My answer to how far we should go to bring back species has backstory in terms of personal history and the nuanced particulars of extinction. This matters, first, because the magnitude of biodiversity lost to human-induced global change will reflect the collective impact of our values—of norms shaped by diverse cultures and personal experiences, rather than, at least for the most part, universal moral yardsticks. Accordingly, I begin by clarifying the values underlying my own take on the question at hand. The second reason the backstory matters is that just what “bringing back a lost species” means turns out to be more complicated than usually acknowledged in debates on this topic.
I’ve been a naturalist since childhood, thanks to subsistence farmer grandparents who were by necessity participants in, rather than spectators of, their environment and to a seemingly innate love for turtles, lizards, and other creepy crawlies. Subsequently, as a field biologist enamored of snakes and mammalian carnivores, I’ve studied animals all over the world. Among many unforgettable vignettes, I’ve been dazzled by a Maned Wolf loping through tropical savanna and enchanted by a Peringuey’s Adder hunkering down in Namib Desert sand. My greatest joy, however, has been getting to know some of these natural-born killers as individuals. During 569 encounters with one Black-tailed Rattlesnake, for example, I witnessed her hunting, mating, and attending to four litters of young.
Looking back on it all, among the most beautiful animals I’ve ever seen was an Urutú pitviper, with ivory facial stripes and symmetrical dumbbell-shaped blotches the length of her yard-long body. Yet no less than Charles Darwin said of a closely related serpent, “The expression of this snake’s face was hideous and fierce…I do not think I ever saw anything more ugly…”. Humans quite obviously don’t care equally for all of nature, such that in the end, questions of extinction will be even more about which species we love and revere, rather than simply what we know about them.
My values also were shaped by five years as a youthful ambulance driver and army medic, during which I assisted hundreds of victims of accidents, violent injuries, and heart attacks until they could be cared for in hospitals. I watched some dozen people die, including a child in my arms; some of them perished under less than ideal treatment conditions, and I’m haunted by the possibility that mistakes were made. Among the lessons I drew from those tragedies were the finality of death and a pragmatic determination to make the best of any situation, no matter how daunting its uncertainties. With the stakes so high, second-guessing from the sidelines would have been an easy way out of some difficult, messy decisions, and I believe the existential threats to so many species today present a parallel dilemma for conservationists.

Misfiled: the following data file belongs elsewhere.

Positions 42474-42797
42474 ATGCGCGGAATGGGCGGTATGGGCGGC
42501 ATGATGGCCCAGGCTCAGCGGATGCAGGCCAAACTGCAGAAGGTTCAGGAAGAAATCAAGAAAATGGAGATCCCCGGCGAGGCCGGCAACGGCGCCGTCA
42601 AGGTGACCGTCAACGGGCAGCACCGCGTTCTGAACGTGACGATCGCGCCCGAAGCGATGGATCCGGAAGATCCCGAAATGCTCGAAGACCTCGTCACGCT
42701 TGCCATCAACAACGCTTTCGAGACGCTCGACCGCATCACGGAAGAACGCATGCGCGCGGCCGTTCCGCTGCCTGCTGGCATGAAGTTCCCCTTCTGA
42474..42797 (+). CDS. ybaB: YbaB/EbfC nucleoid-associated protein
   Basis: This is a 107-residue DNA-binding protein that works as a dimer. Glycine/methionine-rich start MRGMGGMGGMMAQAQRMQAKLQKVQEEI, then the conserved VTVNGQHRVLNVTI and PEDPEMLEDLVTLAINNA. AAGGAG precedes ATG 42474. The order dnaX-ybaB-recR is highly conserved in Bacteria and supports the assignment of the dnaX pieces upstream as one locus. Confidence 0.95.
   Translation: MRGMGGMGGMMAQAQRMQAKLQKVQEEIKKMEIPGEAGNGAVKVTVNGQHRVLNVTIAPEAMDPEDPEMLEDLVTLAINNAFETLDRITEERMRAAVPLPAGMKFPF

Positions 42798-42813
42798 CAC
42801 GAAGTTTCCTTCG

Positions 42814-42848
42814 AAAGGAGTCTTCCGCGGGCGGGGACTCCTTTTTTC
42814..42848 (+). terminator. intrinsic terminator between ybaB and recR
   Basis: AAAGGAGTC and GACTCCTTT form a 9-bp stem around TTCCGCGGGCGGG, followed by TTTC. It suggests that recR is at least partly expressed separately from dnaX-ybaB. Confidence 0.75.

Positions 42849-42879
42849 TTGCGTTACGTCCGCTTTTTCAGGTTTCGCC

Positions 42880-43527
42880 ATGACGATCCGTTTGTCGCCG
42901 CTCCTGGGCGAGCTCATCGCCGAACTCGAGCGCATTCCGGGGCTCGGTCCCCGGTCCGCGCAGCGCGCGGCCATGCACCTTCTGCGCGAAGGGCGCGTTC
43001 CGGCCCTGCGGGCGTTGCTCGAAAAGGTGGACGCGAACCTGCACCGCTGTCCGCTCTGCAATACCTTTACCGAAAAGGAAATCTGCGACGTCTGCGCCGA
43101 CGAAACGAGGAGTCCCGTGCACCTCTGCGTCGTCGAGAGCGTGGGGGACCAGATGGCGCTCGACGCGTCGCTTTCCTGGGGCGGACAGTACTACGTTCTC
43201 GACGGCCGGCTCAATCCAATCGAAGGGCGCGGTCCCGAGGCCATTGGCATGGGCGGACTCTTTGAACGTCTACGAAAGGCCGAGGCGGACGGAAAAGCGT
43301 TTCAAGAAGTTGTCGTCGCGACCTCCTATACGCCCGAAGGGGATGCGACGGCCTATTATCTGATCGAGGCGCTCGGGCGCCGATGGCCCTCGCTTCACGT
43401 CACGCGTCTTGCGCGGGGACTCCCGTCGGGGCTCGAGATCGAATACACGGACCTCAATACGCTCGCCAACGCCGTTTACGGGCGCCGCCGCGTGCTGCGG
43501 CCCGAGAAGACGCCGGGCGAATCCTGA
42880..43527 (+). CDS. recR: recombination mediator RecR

As to the nuanced particulars of extinction, a decade ago twelve of us laid out the concept of Pleistocene rewilding, a proposal that close relatives be used as proxies for extinct mammoths, horses, camels, and so forth to partially restore our lost North American megafauna. An informed sense of the ecological, evolutionary, and aesthetic significance of large vertebrates motivated our group, as well as concerns that those species are ever more severely threatened globally. Critical responses to the initiative mainly focused on risks from invasive species and recent ecological changes to North America, but they also revealed unexpected biases and misconceptions among fellow nature lovers. One such bias is a desire for dangerous animals to survive somewhere, just not where we first world dwellers would have to pay the local, very human costs of coexistence. A common misconception, especially pertinent here, is that the meaning of “extinction” is straightforward.